Sunak’s top adviser interviewed as witness in election date betting investigation

Rishi Sunak’s most senior adviser has been interviewed as a witness by officials at the Gambling Commission as part of its investigation into widespread betting by Westminster figures on the date and outcome of the general election.

Liam Booth-Smith, the prime minister’s chief of staff, spoke to the regulator last week after a series of revelations about betting by people close to the prime minister on the date of the election.

Sources told the BBC that Booth-Smith was not a suspect and had not placed a bet himself. The person said: “We’ve always been clear that we would assist the Gambling Commission with its investigation.”

The scandal began two weeks ago, when the Guardian revealed that Craig Williams, Sunak’s parliamentary aide, was under investigation by the commission for placing a £100 bet that the election would be in July, three days before it was announced.

The watchdog is also examining bets allegedly placed by Tony Lee, the Conservative party’s campaigns director; his wife, Laura Saunders, the Tory candidate in Bristol North West; and Nick Mason, the Tories’ chief data officer.

As many as 15 Conservative candidates and officials are believed to be under investigation over suspicious bets on the date of the election. The Tories have now suspended their support for both Williams and Saunders as candidates.

A Labour candidate, Kevin Craig, has also lost the support of his party after it emerged he is also under investigation for placing a bet against himself in his own constituency, betting that the Conservative candidate would win instead.

While the gambling regulator conducts its investigation, the Metropolitan police have also indicated that Williams could come under criminal investigation. Scotland Yard said on Thursday it would investigate any suspicious bets that could represent a misconduct in public office offence, in an inquiry that will run in parallel to the Gambling Commission’s own investigation into whether betting rules have been broken.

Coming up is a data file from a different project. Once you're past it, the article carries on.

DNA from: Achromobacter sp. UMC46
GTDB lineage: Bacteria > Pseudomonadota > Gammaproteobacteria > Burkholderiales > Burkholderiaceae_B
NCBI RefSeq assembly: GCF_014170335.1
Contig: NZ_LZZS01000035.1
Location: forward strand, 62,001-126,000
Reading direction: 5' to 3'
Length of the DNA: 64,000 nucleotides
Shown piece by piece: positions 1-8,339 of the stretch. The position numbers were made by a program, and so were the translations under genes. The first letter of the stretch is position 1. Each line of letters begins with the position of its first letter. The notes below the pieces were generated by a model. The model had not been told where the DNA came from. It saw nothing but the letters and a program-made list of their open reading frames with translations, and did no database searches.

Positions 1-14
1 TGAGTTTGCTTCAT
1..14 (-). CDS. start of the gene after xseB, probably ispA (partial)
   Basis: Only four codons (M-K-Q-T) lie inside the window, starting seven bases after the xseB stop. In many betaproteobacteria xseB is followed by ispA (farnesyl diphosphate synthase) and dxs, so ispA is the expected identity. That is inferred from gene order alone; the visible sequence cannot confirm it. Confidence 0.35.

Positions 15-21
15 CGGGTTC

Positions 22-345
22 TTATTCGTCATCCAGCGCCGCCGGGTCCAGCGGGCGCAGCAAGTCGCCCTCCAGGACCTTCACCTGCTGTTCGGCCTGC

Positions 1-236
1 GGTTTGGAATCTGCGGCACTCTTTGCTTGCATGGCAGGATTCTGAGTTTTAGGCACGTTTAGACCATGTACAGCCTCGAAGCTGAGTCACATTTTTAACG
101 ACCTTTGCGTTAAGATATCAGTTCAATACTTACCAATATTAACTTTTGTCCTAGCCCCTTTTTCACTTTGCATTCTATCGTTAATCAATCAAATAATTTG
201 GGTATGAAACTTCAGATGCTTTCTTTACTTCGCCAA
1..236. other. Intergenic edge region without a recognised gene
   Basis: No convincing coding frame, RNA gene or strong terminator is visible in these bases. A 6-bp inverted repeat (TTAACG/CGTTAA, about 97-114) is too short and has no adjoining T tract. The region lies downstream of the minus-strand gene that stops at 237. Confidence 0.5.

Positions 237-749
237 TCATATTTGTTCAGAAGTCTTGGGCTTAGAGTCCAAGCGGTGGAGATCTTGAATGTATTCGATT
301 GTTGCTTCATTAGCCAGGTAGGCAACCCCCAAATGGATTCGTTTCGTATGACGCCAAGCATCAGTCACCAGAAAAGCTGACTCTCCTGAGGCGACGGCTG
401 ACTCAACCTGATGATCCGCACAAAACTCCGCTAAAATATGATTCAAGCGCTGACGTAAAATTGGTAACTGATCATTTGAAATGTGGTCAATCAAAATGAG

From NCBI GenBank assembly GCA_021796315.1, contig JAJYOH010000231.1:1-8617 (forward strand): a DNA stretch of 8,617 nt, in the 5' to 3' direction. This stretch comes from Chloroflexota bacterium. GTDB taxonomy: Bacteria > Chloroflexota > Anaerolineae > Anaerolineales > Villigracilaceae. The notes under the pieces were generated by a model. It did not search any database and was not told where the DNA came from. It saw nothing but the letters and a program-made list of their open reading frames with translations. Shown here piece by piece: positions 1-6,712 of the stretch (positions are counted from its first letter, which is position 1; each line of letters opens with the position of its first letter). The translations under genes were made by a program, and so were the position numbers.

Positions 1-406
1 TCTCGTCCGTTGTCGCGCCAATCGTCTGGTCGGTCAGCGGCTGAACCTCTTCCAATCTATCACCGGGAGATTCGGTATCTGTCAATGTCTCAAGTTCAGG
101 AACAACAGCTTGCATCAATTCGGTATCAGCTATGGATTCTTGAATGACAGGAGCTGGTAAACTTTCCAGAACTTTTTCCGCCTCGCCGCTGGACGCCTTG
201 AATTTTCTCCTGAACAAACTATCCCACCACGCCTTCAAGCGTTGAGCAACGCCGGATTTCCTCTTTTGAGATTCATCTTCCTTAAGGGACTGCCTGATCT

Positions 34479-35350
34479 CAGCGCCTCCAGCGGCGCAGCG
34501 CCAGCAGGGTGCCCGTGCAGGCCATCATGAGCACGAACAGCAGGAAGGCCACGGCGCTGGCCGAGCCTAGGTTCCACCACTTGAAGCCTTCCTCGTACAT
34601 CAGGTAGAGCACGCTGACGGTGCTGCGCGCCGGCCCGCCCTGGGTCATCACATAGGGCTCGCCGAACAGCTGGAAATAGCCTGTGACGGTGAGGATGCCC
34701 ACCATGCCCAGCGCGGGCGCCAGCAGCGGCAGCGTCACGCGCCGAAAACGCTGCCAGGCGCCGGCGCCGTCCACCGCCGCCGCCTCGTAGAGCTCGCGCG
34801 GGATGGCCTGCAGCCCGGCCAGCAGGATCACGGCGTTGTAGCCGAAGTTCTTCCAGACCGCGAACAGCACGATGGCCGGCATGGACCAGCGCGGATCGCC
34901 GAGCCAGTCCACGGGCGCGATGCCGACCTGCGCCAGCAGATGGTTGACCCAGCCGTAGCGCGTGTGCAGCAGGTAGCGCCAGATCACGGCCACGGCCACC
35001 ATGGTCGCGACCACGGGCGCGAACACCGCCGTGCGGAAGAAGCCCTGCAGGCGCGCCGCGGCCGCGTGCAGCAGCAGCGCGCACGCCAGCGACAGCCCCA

Det Supt Katherine Goodwin, who is leading the Met police investigation, said: “We have agreed a joint approach with the Gambling Commission, who are the appropriate authority to investigate the majority of these allegations. There will, however, be a small number of cases where a broader criminal investigation by the police is required. We will aim to provide updates at key points as our investigation progresses.”

Sunak has come under pressure in recent days to say whether he told any Conservative candidates or police officers the date of the election before he announced it publicly.

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During a campaign visit in Derbyshire on Thursday, Sunak was asked repeatedly whether he had told Williams before making his surprise announcement.

“I’ve been clear about this. I’m furious to have learned about these allegations,” he said. “We’ve initiated independent inquiries of our own, because I don’t have access to the Gambling Commission’s detail.”

The prime minister was told he could not prejudice the investigation, but would only add: “You’ll recognise that while there are ongoing independent investigations, it’s just not right for me to say anything more about that.”

The Guardian